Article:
A careful look at the narrative of the Jena Six reveals a great deal of oversimplification on both sides. The story of "hangman's nooses dangling from a shade tree; a mysterious fire in the night; swift deliberations by a condemning, all-white jury" is all-too-familiar and easy to construct. But many of the key elements are not as they seem, according to one AP reporter:
* The so-called "white tree" at Jena High, often reported to be the domain of only white students, was nothing of the sort, according to teachers and school administrators; students of all races, they say, congregated under it at one time or another.
* Two nooses — not three[believed to be a code of the KKK] — were found dangling from the tree. Beyond being offensive to blacks, the nooses were cut down because black and white students "were playing with them, pulling on them, jump-swinging from them, and putting their heads through them," according to a black teacher who witnessed the scene.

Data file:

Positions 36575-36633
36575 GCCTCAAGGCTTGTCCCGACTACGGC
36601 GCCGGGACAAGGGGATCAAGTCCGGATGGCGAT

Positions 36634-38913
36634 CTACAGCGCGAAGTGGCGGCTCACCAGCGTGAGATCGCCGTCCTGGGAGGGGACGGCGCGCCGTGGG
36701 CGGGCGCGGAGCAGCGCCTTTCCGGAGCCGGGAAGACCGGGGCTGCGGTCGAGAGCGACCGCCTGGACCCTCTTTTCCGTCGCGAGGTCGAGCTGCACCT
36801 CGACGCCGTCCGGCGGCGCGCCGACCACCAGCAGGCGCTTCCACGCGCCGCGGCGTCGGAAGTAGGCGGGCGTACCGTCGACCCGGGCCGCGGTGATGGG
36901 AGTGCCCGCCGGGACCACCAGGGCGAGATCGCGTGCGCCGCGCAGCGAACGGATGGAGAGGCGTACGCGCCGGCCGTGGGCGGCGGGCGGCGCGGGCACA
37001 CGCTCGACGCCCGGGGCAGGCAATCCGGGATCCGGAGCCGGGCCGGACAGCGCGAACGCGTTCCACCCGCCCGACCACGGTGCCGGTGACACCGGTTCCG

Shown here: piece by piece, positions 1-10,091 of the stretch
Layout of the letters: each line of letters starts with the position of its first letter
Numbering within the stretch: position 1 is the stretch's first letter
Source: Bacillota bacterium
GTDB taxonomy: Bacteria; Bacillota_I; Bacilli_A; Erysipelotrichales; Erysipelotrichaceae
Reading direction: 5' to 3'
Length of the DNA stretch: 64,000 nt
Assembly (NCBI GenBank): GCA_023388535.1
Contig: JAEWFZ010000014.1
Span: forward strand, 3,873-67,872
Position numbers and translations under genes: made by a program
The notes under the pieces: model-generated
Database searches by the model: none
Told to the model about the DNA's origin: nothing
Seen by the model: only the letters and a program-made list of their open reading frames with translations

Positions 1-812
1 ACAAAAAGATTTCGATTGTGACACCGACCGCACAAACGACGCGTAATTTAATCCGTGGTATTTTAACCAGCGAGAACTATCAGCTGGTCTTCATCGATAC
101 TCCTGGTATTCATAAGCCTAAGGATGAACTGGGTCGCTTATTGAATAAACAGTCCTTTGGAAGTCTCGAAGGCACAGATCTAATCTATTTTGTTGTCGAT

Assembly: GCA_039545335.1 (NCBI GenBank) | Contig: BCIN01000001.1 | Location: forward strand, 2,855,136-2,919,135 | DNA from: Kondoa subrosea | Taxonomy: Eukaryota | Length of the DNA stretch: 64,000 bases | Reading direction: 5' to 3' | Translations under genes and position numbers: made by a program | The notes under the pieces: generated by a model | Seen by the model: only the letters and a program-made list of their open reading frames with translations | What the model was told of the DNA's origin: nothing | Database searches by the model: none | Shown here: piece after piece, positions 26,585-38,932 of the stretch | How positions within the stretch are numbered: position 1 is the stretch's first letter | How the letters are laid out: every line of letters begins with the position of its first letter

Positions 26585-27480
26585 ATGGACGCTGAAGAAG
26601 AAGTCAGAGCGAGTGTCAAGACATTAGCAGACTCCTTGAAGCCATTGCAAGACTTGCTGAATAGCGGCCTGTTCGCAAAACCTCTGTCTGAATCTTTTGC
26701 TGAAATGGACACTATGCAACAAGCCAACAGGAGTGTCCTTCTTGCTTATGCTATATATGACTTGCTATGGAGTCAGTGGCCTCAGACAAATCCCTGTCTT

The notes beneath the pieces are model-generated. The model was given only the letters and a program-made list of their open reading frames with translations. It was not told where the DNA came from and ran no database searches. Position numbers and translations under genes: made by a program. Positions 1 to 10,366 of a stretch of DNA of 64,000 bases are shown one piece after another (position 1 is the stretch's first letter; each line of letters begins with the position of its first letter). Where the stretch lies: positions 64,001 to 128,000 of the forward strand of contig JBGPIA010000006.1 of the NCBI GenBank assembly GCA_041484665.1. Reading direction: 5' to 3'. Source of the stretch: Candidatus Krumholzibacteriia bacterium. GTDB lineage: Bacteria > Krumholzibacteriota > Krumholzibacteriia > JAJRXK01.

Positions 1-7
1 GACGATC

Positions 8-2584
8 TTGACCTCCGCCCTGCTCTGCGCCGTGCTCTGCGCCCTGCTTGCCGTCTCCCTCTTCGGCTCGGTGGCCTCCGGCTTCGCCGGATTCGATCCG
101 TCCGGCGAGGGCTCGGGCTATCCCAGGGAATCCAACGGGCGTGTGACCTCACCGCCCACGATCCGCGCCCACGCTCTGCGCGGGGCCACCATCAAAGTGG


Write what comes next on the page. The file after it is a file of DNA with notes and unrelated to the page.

* There was no connection between the September noose incident and December attack, according to Donald Washington, an attorney for the U.S. Justice Department in western Louisiana, who investigated claims that these events might be race-related hate crimes.
* The three youths accused of hanging the nooses were not suspended for just three days — they were isolated at an alternative school for about a month, and then given an in-school suspension for two weeks.
* The six-member jury that convicted Bell was, indeed, all white. However, only one in 10 people in LaSalle Parish is African American, and though black residents were selected randomly by computer and summoned for jury selection, none showed up.
Which isn't to say there's not a racist element in the town:
There are no black lawyers, no black doctors and one black employee in the town's half-dozen banks. (The employee is male, an accountant who works out of public view.)...
Here and across the "crossroads" of Louisiana, there are Klan supporters, to be sure; David Duke, the former KKK Grand Wizard, carried LaSalle Parish in his 1991 run for state governor. And Jacqueline Hatcher, a 59-year-old African American, remembers when, as a ninth grader in 1962, she saw a large cross burning out front of the all-black Good Pine High School.
More of your thoughts on Jena here.